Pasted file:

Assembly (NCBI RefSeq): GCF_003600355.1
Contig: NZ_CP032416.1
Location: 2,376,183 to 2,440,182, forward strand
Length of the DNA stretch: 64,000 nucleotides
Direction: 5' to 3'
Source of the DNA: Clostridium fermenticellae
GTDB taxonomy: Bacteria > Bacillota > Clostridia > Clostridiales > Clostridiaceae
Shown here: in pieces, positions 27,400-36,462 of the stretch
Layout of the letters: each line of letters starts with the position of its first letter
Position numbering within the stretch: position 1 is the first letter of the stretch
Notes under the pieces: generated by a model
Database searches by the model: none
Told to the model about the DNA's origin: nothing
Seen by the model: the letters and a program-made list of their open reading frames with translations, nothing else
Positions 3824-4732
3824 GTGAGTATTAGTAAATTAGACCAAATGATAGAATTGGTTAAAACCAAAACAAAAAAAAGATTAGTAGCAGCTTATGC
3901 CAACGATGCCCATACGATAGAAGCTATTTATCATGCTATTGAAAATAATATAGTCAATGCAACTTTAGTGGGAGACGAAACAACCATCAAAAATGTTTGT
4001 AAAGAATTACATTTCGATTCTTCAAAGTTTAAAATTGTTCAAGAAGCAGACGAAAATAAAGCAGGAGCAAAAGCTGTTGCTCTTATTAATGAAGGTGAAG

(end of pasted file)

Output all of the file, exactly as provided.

Assembly (NCBI RefSeq): GCF_003600355.1
Contig: NZ_CP032416.1
Location: 2,376,183 to 2,440,182, forward strand
Length of the DNA stretch: 64,000 nucleotides
Direction: 5' to 3'
Source of the DNA: Clostridium fermenticellae
GTDB taxonomy: Bacteria > Bacillota > Clostridia > Clostridiales > Clostridiaceae
Shown here: in pieces, positions 27,400-36,462 of the stretch
Layout of the letters: each line of letters starts with the position of its first letter
Position numbering within the stretch: position 1 is the first letter of the stretch
Notes under the pieces: generated by a model
Database searches by the model: none
Told to the model about the DNA's origin: nothing
Seen by the model: the letters and a program-made list of their open reading frames with translations, nothing else
Positions 3824-4732
3824 GTGAGTATTAGTAAATTAGACCAAATGATAGAATTGGTTAAAACCAAAACAAAAAAAAGATTAGTAGCAGCTTATGC
3901 CAACGATGCCCATACGATAGAAGCTATTTATCATGCTATTGAAAATAATATAGTCAATGCAACTTTAGTGGGAGACGAAACAACCATCAAAAATGTTTGT
4001 AAAGAATTACATTTCGATTCTTCAAAGTTTAAAATTGTTCAAGAAGCAGACGAAAATAAAGCAGGAGCAAAAGCTGTTGCTCTTATTAATGAAGGTGAAG